The distinctive architecture of the Kingdom’s historic mosques
المساجد التاريخية في المملكة تنوع فريد يعكس العمارة المُتباينة في المناطق
29 AUG 2020
Source: Khuloud Al-Saleh
The Kingdom is home to hundreds of old mosques, most of which have been subject to government-backed preservation efforts due to their historic significance. They are distinguished by the simplicity of their designs, while architecture varies depending on location, local materials used and climatic factors.
The Najdi style is spread throughout Riyadh, Qassim and Hail and characterized by the use of locally-sourced clay mixed with volcanic stones as a primary building material.
Historic mosques in the Kingdom’s western cities such as Jeddah, Makkah, Madinah, Taif, Alwjh, and Yanbu employ architecture similar to that of Hijazi homes. These buildings are characterized by the use of intricate Roshan or Mashrabiya doors and windows for ventilation and cooling purposes. Mosques in the west were typically built using stone extracted from the sea.
Al-Ahsa and Gulf coast
Historic mosques in Al-Ahsa and the eastern coastal cities of Qatif, Jubail, Dammam and Al-Khobar features distinctive engravings and adornments and were typically built with clay mixed with limestone.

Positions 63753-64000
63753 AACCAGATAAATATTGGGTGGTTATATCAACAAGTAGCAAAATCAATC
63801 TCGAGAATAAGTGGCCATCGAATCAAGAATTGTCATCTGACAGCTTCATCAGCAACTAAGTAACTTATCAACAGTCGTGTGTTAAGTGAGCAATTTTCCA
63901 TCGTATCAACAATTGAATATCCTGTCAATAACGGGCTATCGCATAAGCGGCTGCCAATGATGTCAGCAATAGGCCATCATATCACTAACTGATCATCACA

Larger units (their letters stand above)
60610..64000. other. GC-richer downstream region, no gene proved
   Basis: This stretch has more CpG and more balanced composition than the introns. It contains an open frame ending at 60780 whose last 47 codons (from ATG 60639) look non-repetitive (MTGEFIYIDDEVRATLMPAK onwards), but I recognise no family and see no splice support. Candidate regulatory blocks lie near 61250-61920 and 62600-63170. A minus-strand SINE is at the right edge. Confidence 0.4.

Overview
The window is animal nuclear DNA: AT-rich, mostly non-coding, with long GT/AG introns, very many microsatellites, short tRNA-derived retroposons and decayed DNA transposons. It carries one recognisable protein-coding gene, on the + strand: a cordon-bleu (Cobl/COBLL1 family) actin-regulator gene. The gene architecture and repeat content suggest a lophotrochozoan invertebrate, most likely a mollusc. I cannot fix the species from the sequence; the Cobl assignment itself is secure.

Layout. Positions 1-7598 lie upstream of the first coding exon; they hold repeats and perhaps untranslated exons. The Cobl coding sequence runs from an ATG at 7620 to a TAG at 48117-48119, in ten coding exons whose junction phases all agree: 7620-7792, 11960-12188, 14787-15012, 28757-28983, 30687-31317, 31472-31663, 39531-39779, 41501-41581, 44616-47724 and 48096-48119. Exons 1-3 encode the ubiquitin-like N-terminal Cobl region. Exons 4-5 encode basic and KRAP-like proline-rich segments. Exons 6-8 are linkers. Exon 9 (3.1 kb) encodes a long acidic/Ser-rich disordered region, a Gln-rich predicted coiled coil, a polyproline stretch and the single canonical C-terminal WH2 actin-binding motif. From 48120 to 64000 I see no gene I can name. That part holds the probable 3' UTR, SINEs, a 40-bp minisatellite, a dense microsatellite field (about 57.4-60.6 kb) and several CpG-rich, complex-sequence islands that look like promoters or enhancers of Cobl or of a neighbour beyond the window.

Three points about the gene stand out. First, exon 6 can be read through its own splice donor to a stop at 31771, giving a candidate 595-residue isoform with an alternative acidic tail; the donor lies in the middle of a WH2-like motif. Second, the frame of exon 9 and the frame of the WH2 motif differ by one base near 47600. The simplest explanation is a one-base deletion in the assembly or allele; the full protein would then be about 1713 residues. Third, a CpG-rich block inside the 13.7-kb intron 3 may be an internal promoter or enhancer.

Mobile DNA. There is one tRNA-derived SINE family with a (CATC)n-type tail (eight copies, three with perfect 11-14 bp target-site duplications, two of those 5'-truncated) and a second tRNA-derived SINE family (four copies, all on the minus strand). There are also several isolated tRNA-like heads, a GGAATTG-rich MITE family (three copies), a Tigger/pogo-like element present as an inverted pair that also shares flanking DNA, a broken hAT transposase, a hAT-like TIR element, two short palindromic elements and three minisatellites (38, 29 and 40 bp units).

Tihama and Sarawat Mountains
In Tihama and mountain cities and villages in and around the Sarawat Mountains such as Al-Baha, Abha, and Jazan, mosques were built from stone and tree branches called Arish and constructed on top of mountains, often attracting tourists. They are also characterized by multiple floors.
Historic mosques in the northern Tabuk and Al-Jouf regions were constructed by placing stones in a horizontal formation over the mud roofs and façades to protect worshipers and furniture from perpetual rainfall.
Historic mosques found in Najran and Dhahran Al-Janoub have many floors and were built with locally-sourced clay extracted from the local surroundings.
Photo credit: SPA